Thousands of children and young people living with a brain condition caused by exposure to alcohol while in the womb are in desperate need of dedicated and joined up support.
The charity Adoption UK is calling for each nation of the UK to provide a government funded fetal alcohol spectrum disorder (FASD) in every nation of the UK.
Caused by the consumption of alcohol during pregnancy, FASD is the most known cause of neurodevelopmental disability and birth defects in the UK – but it often goes unrecognised.
FASD could affect up to 5% of the population, but it is estimated a third of adopted children have the condition. Alcohol misuse is one of the main reasons children are taken into care, but many adopted children with FASD will have come from families where there was drinking during pregnancy, but not to access, and where alcohol was not the main reason for them entering care.
Adoption UK’s 2020 Adoption Barometer report revealed that 1 in 4 adopted children are either diagnosed with, or suspected to have, FASD. More than half of families polled had waited two years or longer for a diagnosis, and more than three-quarter felt healthcare professionals lacked basic knowledge about the condition, even though FASD is more common than autism.
Scotland leads the way in the UK, in terms of diagnosis, support, and awareness of FASD. The creation of the FASD Hub Scotland in 2019, funded by the Scottish Government and managed by Adoption UK, quickly established itself as a go-to resource for parents and carers seeking to gain support, information, signposting, training, andto navigate their way through the diagnosis process.
The SIGN (Scottish Intercollegiate Guidelines Network) Guidelines (2019) means children and young people in Scotland now have a route to diagnosis.The guidelines have since been adopted in England where they are awaiting release as the NICE (National Institute for Health and Care Excellence) quality standards for FASD.
Ruth Cliff has been unable to get an FASD assessment for her son, who she adopted 16 years ago, despite knowing his birth mother used alcohol throughout her pregnancy.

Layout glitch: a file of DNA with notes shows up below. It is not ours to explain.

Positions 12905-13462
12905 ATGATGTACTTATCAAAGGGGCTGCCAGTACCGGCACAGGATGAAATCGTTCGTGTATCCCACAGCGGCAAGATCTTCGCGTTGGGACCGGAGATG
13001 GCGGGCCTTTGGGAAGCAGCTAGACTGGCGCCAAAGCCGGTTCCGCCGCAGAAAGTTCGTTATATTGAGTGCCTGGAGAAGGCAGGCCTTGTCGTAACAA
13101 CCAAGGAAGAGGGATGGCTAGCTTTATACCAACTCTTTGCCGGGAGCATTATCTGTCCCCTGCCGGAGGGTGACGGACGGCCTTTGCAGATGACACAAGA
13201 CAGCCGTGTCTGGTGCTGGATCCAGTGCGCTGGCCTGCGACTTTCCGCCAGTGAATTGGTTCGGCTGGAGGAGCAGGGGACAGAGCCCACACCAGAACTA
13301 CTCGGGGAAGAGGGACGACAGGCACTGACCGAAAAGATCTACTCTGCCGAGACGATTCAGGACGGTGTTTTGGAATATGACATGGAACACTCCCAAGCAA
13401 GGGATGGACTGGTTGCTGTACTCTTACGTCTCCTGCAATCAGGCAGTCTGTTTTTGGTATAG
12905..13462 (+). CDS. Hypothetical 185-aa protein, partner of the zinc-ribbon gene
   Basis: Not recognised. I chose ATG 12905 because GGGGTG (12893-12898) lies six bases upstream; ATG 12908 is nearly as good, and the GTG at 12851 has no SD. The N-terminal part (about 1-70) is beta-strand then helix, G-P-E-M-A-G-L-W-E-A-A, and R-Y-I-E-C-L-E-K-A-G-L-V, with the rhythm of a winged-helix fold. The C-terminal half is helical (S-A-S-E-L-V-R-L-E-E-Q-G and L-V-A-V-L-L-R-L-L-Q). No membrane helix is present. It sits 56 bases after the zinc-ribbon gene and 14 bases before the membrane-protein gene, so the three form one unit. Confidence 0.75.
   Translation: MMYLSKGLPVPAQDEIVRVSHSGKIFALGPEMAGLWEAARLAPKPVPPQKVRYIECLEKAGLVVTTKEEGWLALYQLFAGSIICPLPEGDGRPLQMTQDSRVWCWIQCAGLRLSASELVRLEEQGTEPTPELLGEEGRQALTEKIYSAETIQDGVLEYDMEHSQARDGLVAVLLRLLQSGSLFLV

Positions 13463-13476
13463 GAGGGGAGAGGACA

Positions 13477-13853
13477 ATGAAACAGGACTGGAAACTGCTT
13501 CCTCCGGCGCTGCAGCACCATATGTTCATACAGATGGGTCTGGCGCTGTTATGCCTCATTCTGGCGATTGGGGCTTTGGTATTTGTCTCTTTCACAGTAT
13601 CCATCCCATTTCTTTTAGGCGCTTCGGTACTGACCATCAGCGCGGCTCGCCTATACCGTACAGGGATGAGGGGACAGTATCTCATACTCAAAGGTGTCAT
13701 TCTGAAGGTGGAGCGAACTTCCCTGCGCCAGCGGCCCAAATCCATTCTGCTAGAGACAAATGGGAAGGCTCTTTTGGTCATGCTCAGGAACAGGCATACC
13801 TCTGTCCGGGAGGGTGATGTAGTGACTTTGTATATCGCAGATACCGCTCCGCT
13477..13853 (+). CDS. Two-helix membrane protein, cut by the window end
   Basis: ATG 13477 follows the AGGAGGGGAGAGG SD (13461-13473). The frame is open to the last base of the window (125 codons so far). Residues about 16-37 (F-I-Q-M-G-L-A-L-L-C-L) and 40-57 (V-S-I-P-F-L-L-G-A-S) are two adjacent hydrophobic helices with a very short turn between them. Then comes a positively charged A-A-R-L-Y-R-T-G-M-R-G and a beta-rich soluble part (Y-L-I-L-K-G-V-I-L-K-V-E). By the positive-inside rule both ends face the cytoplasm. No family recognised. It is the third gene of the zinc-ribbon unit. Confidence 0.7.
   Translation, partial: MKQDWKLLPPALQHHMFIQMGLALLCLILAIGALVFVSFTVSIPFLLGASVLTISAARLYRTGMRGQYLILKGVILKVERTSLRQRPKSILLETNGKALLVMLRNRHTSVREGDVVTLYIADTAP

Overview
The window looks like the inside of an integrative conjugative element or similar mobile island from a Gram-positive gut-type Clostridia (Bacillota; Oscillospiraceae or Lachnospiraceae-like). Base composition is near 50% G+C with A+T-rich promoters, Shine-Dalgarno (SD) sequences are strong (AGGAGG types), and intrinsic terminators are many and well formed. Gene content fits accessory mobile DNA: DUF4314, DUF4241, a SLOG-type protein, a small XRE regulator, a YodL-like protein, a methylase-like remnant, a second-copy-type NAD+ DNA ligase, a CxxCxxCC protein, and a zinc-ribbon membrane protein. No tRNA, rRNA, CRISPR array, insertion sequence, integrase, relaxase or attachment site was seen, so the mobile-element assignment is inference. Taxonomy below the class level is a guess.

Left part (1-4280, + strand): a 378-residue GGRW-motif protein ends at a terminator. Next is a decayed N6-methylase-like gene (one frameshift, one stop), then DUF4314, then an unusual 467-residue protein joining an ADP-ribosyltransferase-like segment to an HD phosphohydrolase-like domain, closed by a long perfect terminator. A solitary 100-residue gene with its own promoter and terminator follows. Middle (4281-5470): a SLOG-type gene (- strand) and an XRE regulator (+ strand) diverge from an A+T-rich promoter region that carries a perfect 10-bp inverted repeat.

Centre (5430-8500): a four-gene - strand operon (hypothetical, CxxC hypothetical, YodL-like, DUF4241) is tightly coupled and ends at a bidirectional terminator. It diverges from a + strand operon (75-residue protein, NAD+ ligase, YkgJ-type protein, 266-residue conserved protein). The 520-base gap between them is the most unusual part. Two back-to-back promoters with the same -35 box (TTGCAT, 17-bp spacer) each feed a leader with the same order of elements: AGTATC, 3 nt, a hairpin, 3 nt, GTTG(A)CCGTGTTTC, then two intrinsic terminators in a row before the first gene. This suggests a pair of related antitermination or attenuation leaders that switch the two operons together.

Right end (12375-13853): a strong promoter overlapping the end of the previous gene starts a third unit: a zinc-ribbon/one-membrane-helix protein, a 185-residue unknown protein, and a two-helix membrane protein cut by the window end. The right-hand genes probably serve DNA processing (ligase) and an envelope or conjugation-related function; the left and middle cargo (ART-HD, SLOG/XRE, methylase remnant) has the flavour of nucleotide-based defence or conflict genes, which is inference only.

Ruth, who lives in England, said: ‘We were referred to a paediatrician who told me they didn’t have the expertise to assess for FASD and there was no one in our area who could do it either. I asked my local authority to fund an assessment via the Adoption Support Fund, but this was turned down.
‘Finding the right support for my son has completely taken over my life, so to have a specialist one-stop-shop like the hub in Scotland, where people truly understand FASD, would be life-changing.’
Adoption UK is marking International FASD Awareness Day, by calling on Stormont, the Welsh Government and Westminster to replicate the success of the FASD Hub Scotland in each nation. The charity is also calling on the Scottish Government to commit to the long-term funding of the FASD Hub Scotland.
Sue Armstrong Brown, Adoption UK’s CEO, said: ‘Great strides have been made in Scotland around FASD, but we’ve still a long way to go to ensure individuals with FASD and their families receive the support they so urgently need. Every child entering the care system must be screened for FASD.’
Adoption UK will be launching an animated film today, made in collaboration with parents, carers and young people, some of whom have FASD. Conor, aged 13, who has FASD, provided the film’s voice-over. Earlier this month, FASD Hub Scotland launched the first Parent/Carer FASD diagnosis experience survey. Adoption UK is also hosting FASD webinars throughout September.
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